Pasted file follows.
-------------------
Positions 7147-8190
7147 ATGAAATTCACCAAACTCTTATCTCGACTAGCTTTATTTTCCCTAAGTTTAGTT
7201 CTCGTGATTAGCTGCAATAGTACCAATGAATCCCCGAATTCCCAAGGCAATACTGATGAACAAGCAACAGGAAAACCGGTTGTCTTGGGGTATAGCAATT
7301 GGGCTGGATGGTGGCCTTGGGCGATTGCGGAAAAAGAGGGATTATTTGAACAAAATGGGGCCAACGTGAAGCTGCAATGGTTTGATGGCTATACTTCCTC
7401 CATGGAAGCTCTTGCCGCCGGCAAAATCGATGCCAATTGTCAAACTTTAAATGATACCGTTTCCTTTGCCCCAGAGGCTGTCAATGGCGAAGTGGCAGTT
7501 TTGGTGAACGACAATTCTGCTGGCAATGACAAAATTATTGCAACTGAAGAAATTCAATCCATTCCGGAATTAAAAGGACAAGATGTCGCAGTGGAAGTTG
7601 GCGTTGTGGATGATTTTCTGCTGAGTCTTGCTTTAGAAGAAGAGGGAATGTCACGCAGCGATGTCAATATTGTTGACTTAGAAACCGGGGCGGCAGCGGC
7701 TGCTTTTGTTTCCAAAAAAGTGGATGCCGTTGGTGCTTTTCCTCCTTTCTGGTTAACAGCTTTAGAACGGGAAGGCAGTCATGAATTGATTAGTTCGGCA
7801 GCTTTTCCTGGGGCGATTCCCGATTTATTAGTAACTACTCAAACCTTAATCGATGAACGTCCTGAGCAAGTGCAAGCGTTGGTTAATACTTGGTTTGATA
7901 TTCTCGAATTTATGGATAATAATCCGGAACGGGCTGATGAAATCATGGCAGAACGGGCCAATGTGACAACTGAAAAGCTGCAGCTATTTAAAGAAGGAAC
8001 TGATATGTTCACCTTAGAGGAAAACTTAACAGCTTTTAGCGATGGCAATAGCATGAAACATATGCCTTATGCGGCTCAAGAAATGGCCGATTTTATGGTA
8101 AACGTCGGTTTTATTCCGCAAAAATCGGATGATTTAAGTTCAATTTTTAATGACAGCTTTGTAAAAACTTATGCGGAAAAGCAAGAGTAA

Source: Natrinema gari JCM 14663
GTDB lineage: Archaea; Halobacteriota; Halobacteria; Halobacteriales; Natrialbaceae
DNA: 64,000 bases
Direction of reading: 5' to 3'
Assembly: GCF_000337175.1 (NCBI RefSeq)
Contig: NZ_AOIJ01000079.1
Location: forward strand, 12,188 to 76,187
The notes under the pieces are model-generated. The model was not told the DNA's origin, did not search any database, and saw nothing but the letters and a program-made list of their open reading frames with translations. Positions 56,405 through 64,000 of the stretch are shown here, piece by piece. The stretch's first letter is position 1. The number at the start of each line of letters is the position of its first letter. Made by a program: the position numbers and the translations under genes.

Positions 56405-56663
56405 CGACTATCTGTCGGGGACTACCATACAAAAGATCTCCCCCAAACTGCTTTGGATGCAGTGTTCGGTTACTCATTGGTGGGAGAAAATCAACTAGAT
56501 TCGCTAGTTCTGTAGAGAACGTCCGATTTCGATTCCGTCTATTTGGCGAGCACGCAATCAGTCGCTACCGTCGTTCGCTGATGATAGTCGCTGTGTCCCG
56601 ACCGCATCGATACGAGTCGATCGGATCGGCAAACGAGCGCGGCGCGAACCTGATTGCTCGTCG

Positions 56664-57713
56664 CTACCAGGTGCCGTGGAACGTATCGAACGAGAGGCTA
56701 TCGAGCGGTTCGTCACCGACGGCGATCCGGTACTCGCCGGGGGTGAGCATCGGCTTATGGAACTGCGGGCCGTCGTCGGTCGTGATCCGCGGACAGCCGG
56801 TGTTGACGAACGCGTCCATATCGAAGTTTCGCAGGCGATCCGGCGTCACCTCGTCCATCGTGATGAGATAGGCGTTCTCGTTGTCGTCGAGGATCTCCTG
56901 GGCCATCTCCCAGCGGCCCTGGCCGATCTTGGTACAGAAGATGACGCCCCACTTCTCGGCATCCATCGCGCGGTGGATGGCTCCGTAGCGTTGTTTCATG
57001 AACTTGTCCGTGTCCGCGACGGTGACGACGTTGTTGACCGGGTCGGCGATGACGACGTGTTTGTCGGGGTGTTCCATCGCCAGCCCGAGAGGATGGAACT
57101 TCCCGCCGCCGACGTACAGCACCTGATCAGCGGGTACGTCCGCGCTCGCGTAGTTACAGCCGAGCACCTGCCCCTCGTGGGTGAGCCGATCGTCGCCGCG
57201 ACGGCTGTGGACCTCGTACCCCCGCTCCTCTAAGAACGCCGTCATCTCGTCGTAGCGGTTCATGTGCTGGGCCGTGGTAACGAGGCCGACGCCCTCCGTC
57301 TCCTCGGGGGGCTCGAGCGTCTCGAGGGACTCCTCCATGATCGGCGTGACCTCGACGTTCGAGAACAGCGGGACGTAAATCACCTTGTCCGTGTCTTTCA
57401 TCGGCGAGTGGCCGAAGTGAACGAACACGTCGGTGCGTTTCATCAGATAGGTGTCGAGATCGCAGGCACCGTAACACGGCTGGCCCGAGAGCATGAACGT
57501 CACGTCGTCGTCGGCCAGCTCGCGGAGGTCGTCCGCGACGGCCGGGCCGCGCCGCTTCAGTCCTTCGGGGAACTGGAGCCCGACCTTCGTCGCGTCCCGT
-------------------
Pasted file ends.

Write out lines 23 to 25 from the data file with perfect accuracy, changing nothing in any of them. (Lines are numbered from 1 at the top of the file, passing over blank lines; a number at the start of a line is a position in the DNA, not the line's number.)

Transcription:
56501 TCGCTAGTTCTGTAGAGAACGTCCGATTTCGATTCCGTCTATTTGGCGAGCACGCAATCAGTCGCTACCGTCGTTCGCTGATGATAGTCGCTGTGTCCCG
56601 ACCGCATCGATACGAGTCGATCGGATCGGCAAACGAGCGCGGCGCGAACCTGATTGCTCGTCG

Positions 56664-57713